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engineering and technology. all sectors of science. and communication between. For more information please visit www. reliable and factual information to the public and policy makers. FUEL CELLS A Factfile provided by The Institution of Engineering and Technology www. Contents 3 3 6 8 9 1 1 1 Principles of Operation Fuel Cell Types Fuel Cell Performance Fuel Cell Systems Applications Endnotes Further Information Appendix The Institution of Engineering and Technology The Institution of Engineering and Technology was formed on 31 March 006 through the merger of the Institution of Electrical Engineers (IEE) and the Institution of Incorporated Engineers (IIE).org/factfiles Summary This Factfile describes the principles behind the operation of fuel cells and the various types of fuel cell available. As engineering and technology become increasingly interdisciplinary. and gives information on fuel cell performance.theiet. registered as a charity in the UK.About This Factfile The Institution of Engineering and Technology acts as a voice for the engineering and technology professions by providing independent. The Institution of Engineering and Technology is a not for profit organisation. Texas by kind permission of The Dow Chemical Company.theiet. Top right: Portable fuel cell charger by kind permission of Voller Energy Group PLC. Bottom: Honda FCX concept vehicle by kind permission of Honda UK.org First Edition 001 Second Edition 003 Third Edition 006 © The Institution of Engineering and Technology 006 Cover illustrations: Top left: Hydrogen fuel cell powering chemical works in Freeport.theiet.org/factfiles  . systems and applications. For more Factfiles on engineering and technology topics please visit www. the Institution of Engineering and Technology reflects that progression and welcomes involvement from. global and inclusive. This Factfile aims to provide an accessible guide to current technologies and scientific facts of interest to the public.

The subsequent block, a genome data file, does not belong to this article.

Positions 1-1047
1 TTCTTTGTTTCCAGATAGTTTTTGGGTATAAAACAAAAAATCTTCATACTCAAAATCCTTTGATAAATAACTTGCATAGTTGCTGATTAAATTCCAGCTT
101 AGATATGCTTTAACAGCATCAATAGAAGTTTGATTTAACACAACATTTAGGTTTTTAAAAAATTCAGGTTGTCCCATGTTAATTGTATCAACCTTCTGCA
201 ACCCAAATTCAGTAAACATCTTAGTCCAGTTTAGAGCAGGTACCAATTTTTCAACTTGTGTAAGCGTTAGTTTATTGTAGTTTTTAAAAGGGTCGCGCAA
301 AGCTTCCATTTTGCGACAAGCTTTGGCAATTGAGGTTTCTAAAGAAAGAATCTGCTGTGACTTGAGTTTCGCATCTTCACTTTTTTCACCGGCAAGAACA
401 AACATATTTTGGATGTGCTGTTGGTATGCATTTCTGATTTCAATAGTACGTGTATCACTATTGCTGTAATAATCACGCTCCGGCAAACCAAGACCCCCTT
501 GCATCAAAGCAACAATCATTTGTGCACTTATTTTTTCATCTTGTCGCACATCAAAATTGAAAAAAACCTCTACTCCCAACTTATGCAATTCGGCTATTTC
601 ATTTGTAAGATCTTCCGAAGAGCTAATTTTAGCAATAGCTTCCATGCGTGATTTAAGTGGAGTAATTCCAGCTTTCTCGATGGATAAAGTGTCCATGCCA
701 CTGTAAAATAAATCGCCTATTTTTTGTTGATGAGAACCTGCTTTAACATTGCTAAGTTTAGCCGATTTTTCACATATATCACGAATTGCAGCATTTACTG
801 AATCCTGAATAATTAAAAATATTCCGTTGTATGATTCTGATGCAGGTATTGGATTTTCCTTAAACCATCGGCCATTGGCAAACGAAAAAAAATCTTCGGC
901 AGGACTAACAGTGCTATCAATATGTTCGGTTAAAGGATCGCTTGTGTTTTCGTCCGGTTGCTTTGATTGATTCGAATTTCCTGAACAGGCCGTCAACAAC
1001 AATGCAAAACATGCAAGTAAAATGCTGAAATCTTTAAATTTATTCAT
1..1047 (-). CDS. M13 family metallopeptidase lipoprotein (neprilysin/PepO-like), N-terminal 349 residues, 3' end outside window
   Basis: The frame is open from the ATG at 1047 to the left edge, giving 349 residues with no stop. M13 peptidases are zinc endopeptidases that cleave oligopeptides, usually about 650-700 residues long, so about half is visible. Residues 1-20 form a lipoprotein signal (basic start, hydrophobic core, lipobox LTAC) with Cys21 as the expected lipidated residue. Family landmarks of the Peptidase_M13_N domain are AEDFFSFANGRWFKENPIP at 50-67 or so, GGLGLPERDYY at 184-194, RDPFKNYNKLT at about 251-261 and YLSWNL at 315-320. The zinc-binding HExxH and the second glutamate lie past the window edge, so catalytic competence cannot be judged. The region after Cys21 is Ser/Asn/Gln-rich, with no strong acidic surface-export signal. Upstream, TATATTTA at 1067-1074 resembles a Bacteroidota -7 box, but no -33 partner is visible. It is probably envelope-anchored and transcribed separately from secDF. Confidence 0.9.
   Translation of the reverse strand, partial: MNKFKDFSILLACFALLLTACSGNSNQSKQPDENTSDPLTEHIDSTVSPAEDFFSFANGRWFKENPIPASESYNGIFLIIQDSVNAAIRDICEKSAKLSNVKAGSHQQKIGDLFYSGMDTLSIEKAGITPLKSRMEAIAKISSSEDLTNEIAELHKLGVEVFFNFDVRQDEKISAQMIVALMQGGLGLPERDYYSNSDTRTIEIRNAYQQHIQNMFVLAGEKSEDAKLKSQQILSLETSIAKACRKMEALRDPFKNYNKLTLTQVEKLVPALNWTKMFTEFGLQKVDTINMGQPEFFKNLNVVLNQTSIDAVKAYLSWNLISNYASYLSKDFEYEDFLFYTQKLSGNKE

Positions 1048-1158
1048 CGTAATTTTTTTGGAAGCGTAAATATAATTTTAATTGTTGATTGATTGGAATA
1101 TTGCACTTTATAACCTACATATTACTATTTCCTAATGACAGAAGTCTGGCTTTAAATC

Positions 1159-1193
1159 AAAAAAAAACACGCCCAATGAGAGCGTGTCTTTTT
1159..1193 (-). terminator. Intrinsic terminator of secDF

• Direct oxidation fuel cells. are separated by an electrolyte. In both batteries and fuel cells two electrodes. therefore. Whereas a storage battery contains all the substances in the electrochemical oxidation-reduction reactions involved and has. a fuel cell is supplied with its reactants externally and operates continuously as long as it is supplied with fuel. in which the feedstock is hydrogen produced by the in-situ steam-reforming and/or partial oxidation of fuels such as methane.1 The new generation of fuel cells will probably find other applications also such as in small (3–10 kW) combined heat and power (CHP) units. While fuel cells have been used in niche applications for many years.theiet. Oxygen from air is the oxidant (cathode fuel) in all these.org/factfiles 3 . however it is not a primary fuel. the medium temperature type is the phosphoric acid fuel cell (PAFC) and the two high temperature types are the molten carbonate fuel cell (MCFC) and the solid oxide fuel cell (SOFC). in which an organic fuel is directly oxidised at the anode. where the solid polymer design. appears in the Proton Exchange Membrane Fuel Cell (PEMFC) and in the Direct Methanol Fuel Cell (DMFC) with a summary of fuel cell electrochemical reactions shown in Table 2. e. which use stored or chemically generated pure hydrogen as the anode feedstock.5 ).Principles of Operation A fuel cell works much like a battery. An idealised schematic diagram illustrating the structure. as described above. This only makes sense in greenhouse gas abatement terms if the electricity comes from a non-fossil fuel source such as nuclear or a renewable energy source. it must be produced by other means. Hydrogen is a favoured anode feedstock because its electrochemical oxidation is fast and clean. electron and ion flow for the various types of fuel cell is shown in Figure 1. The carbon monoxide (CO) also produced is tolerated in some cell types but not in others. a limited capacity. Low temperature types include the alkaline fuel cell (AFC) and solid polymer fuel cell (SPFC). SPFC. usually the electrolysis of water. mainly as standby electrical power supply units. an anode and a cathode. gasoline (C8H15. recent improvements in their cost and efficiency are leading to future uses in the much larger market of ‘zero emission’ vehicles (ZEVs).  CH3OH (methanol) + HO (steam) + heat ¶ 5 H + CO + CO CH3(CH) 6CH3 (gasoline) + 6O (air) ¶ 9H + 4 CO + 4 CO + heat • Hydrogen/air fuel cells. but a number of fuels can be ‘burned’ at the anode.g. Table 1 lists some fuel cells based on these types. If it is not made by fuel reforming. in which case it must be removed from the reformer output prior to being fed to the anode. An alternative classification is based on fuels: • Reformate/air fuel cells. FUEL CELLS A Factfile provided by The Institution of Engineering and Technology www. Fuel Cell Types The five basic types of fuel cell are classified by the electrolyte that they employ.4 ) or diesel fuel (C14H.